After the Idlib City Council refuses to hand over administrative control, HTS takes it by force

AMMAN: An armed force affiliated with Islamist faction Hay’at Tahrir a-Sham (HTS) stormed the city council building in rebel stronghold Idlib on Monday, seizing control of the city’s independently administered civil institutions one week after the council refused to hand them over.

The move comes as the hardline group—led by former Al-Qaeda affiliate Jabhat Fatah a-Sham—seeks to expand its influence over civil services in areas under its control, which extend across northern Idlib province and into Aleppo.

HTS fighters entered the Idlib City Council building by force late Monday and “expelled all employees,” according to Saleem al-Khadr, a member of Idlib’s Provincial Council, which oversees the city council and nearly 160 other local councils administering public services in the province.

“HTS fighters came in and demanded that we surrender the office to them,” an employee at one of the city council’s executive offices told Syria Direct on Tuesday, asking that his name not be published.

“They told us that any employee wishing to work with them can remain,” he said. “I left and no one stopped me.”

HTS initially called on the Idlib City Council to turn over control of a number of public utilities early last week in a unilateral announcement acquired by Syria Direct. 

Idlib City Council members meet with constituents on July 13. Photo courtesy of the Idlib City Council.

“You are requested to turn over the following departments to the Civil Administration of Services,” the August 20 decision reads. A list of entities for the council to surrender follows, and includes the city’s bread ovens and water and transportation administrations.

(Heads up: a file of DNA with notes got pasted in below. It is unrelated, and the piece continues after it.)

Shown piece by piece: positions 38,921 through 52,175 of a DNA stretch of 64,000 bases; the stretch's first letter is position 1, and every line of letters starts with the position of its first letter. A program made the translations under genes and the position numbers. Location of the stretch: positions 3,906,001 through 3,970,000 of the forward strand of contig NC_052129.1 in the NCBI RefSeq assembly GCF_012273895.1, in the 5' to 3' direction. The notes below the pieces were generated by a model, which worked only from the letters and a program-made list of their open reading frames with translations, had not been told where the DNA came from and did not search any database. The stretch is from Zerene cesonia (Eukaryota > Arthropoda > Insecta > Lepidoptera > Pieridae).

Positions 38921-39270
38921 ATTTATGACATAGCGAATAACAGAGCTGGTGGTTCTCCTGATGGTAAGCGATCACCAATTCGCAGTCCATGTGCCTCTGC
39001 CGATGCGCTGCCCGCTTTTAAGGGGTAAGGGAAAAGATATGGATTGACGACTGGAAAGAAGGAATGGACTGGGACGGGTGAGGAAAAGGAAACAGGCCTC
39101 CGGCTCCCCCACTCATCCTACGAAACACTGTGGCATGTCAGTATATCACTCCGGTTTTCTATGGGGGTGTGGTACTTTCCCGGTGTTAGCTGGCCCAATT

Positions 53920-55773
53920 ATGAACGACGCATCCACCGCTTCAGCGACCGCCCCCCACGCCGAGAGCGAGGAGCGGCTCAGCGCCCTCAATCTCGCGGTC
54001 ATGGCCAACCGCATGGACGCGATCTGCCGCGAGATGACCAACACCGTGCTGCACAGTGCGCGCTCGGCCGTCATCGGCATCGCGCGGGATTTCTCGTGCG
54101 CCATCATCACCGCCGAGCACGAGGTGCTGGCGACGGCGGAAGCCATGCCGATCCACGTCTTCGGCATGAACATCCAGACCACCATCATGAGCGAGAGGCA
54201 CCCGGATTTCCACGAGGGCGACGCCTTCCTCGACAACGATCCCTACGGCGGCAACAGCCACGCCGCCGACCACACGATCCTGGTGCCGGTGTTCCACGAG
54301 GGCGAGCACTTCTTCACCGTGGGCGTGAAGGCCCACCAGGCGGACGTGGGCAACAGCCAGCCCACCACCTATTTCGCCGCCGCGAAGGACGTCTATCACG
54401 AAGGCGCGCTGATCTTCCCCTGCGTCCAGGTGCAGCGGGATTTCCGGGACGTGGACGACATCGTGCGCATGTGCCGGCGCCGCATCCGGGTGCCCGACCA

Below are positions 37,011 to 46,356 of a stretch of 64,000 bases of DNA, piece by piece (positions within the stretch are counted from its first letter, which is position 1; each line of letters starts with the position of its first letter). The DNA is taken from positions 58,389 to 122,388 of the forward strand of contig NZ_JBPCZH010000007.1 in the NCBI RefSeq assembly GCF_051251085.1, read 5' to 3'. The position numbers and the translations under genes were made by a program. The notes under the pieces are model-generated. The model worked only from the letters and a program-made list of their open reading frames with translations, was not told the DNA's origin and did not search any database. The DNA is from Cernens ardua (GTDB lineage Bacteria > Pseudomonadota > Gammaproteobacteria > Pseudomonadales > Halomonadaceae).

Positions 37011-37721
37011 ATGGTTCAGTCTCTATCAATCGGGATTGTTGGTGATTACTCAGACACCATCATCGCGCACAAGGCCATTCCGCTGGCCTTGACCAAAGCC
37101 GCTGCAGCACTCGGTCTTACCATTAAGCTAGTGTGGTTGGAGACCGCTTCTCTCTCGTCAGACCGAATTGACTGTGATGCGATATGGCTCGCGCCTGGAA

HTS established the Civil Administration of Services earlier this summer, purportedly as a civil arm tasked with managing local councils and public services in areas under the faction’s control.

But public services in rebel-held areas are already administered by an array of independently run local councils funded by the opposition Syrian National Coalition’s interim government.  

The Idlib City Council responded to HTS demands in a statement released on its official Facebook page last Tuesday.

“Rapid and successive decisions related to departments affiliated with the Idlib City Council are an attempt to subject them to its subordination,” the city council statement reads. 

“To the people of Idlib, to the revolutionaries and to Syrians everywhere: The Idlib City Council will remain with you. It will not be dismissed and it will not resign,” according to the statement.  

Provincial capital Idlib city in July. Photo courtesy of Idlib City Council

The Idlib City Council was elected to manage the city in a civilian poll held last January, the first of its kind since the provincial capital was wrested from government forces in 2015.

City Council Vice President Ayman Aswad told Syria Direct in an interview last week, before HTS stormed their building, that the council was continuing to “implement all projects as agreed upon.”

“Our work has not been impacted,” he said, noting that his organization is an independent body and had had no direct contact with the HTS-affiliated Civil Administration of Services, to which it was asked to hand over public institutions.  

“As for the future,” Aswad added, “I can’t say how things will look.”

Syria Direct reached out to Aswad for comment on Tuesday, but had not received a reply at the time of publishing.

HTS, and its past iteration, Jabhat a-Nusra, have made previous attempts to encroach on civilian life in Idlib province.

Earlier this month, the coalition began barring entry of tobacco products into Idlib city, Syria Direct reported.

Now, as HTS seizes control of civil institutions and public services, Provincial Council representative al-Khadr says he fears HTS “may carry out similar actions” in the coming days, attempting to control additional local councils.

But his council lacks a force capable of staving off HTS fighters.

“The only weapon we possess—and work on behalf of—is our legitimacy. We are elected [officials] and are recognized by nations abroad,” al-Khadr said.

“We are currently trying to recover the city council,” he added, but did not elaborate on how.

Noura Hourani

Noura Hourani studied English Literature at Tishreen University and previously worked as a private English tutor. She left Syria at the beginning of the conflict.

Avery Edelman

Avery Edelman graduated from Tufts University in 2014 with a bachelor's degree in Arabic and International Relations.